A woman washes scaled fish on the Mekong River in Cambodia, where UW researchers from the College of the Environment, College of Engineering and School of Public Health investigate the influence of environmental changes on the future of food security. (Photo by Mark Stone)

A woman washes scaled fish on the Mekong River in Cambodia, where UW researchers from the College of the Environment, College of Engineering and School of Public Health investigate the influence of environmental changes on the future of food security. (Photo by Mark Stone)

Timea  Tihanyi collaborates with Wanna  Huang, ’18, to craft 3D-printed porcelain artworks.​ Tihanyi, a senior lecturer in the UW School of Art + Art History + Design, invites student interns from a variety of disciplines to explore the possibilities of 3D-printing technology. (Photo by Mark Stone)

Timea  Tihanyi collaborates with Wanna  Huang, ’18, to craft 3D-printed porcelain artworks.​ Tihanyi, a senior lecturer in the UW School of Art + Art History + Design, invites student interns from a variety of disciplines to explore the possibilities of 3D-printing technology. (Photo by Mark Stone)

Associate Prof. Sven D. Haakanson, a Native Alaskan and curator of Native American anthropology at the Burke Museum, carves a replica of an Alutiiq mask. The state’s oldest public museum reopened on campus in October; its new 113,000-square-foot building houses six new galleries and visible working labs. (Photo by Dennis Wise)

Associate Prof. Sven D. Haakanson, a Native Alaskan and curator of Native American anthropology at the Burke Museum, carves a replica of an Alutiiq mask. The state’s oldest public museum reopened on campus in October; its new 113,000-square-foot building houses six new galleries and visible working labs. (Photo by Dennis Wise)

Born prematurely, Zoe Gonzalez spent several months in the Neonatal Intensive Care Unit (NICU) at UW Medical Center. She’ll take part in a research study that monitors premature babies for several years while providing them with medical checkups. (Photo by Clare McLean)

Born prematurely, Zoe Gonzalez spent several months in the Neonatal Intensive Care Unit (NICU) at UW Medical Center. She’ll take part in a research study that monitors premature babies for several years while providing them with medical checkups. (Photo by Clare McLean)

Favour Orji, 2018–19 ASUW director of diversity efforts, advocated for creating more inclusive and welcoming spaces on campus for all students. (Photo by Dennis Wise)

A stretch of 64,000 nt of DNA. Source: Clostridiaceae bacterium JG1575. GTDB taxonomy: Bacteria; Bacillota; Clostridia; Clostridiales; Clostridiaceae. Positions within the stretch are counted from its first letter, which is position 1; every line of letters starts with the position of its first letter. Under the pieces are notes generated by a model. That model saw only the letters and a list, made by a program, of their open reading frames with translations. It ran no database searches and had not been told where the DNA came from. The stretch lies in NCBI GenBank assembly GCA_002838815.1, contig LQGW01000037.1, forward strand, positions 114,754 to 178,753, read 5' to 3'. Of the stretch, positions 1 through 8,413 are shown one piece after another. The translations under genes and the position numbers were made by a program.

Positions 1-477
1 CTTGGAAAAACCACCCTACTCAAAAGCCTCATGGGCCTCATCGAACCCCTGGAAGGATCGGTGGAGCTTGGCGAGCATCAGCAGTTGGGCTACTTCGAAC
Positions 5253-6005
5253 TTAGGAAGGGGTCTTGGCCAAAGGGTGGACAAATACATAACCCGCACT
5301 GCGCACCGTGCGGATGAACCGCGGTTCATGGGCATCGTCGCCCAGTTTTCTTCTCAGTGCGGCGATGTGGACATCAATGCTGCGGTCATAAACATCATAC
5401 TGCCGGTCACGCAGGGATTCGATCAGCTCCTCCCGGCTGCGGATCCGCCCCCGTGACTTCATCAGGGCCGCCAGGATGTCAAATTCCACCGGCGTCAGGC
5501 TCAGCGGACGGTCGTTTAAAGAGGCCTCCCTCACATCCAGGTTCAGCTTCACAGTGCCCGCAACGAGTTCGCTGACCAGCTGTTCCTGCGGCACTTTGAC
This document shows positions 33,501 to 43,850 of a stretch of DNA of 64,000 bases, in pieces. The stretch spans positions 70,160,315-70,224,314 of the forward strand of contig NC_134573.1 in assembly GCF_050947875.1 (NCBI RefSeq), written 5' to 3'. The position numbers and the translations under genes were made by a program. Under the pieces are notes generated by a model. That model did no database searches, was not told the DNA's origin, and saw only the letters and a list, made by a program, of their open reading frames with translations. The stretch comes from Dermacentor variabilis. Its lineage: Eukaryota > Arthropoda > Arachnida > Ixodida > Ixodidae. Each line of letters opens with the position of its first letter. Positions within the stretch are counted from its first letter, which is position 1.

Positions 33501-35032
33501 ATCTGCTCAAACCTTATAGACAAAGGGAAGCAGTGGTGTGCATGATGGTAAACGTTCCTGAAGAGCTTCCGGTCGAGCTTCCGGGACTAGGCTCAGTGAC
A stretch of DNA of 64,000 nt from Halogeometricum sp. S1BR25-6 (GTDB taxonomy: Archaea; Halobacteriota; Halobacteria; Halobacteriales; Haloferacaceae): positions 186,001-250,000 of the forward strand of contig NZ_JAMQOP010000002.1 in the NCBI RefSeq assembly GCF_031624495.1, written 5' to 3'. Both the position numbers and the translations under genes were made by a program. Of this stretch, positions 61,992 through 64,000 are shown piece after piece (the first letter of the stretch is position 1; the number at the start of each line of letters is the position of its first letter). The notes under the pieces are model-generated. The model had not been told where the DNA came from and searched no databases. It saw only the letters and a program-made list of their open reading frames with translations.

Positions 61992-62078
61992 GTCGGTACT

Favour Orji, 2018–19 ASUW director of diversity efforts, advocated for creating more inclusive and welcoming spaces on campus for all students. (Photo by Dennis Wise)

Under a black light, fluorescent green microplastics are seen floating in the water with coral. UW researchers have found that some corals are more likely to eat microplastics while consuming other food; a rise in microplastics could put corals at risk. (Photo by Dennis Wise)

Under a black light, fluorescent green microplastics are seen floating in the water with coral. UW researchers have found that some corals are more likely to eat microplastics while consuming other food; a rise in microplastics could put corals at risk. (Photo by Dennis Wise)

In the Amplifying Movement and Performance (AMP) Lab, Ph.D. student Soshi Samejima works with another student on a KineAssist treadmill for spinal-simulation research. A partnership between the UW’s Department of Rehabilitation Medicine and the College of Engineering, the lab advances understanding of both human and robot movement. (Photo by Mark Stone)

In the Amplifying Movement and Performance (AMP) Lab, Ph.D. student Soshi Samejima works with another student on a KineAssist treadmill for spinal-simulation research. A partnership between the UW’s Department of Rehabilitation Medicine and the College of Engineering, the lab advances understanding of both human and robot movement. (Photo by Mark Stone)

UW Cheer mid-routine during the 112th Apple Cup, which the Huskies won 31–13 in their seventh consecutive victory over Washington State University. (Photo by Dennis Wise)

UW Cheer mid-routine during the 112th Apple Cup, which the Huskies won 31–13 in their seventh consecutive victory over Washington State University. Photo by Dennis Wise

UW Cheer mid-routine during the 112th Apple Cup, which the Huskies won 31–13 in their seventh consecutive victory over Washington State University. Photo by Dennis Wise

On June 15, 2019, the University of Washington honored more than 6,000 graduates in the 144th Annual Commencement Exercises at Husky Stadium. Nearly 13,795 UW degrees were conferred at the Seattle campus in June.​ (Photo by Mark Stone)

On June 15, 2019, the University of Washington honored more than 6,000 graduates in the 144th Annual Commencement Exercises at Husky Stadium. Nearly 13,795 UW degrees were conferred at the Seattle campus in June.​ (Photo by Mark Stone)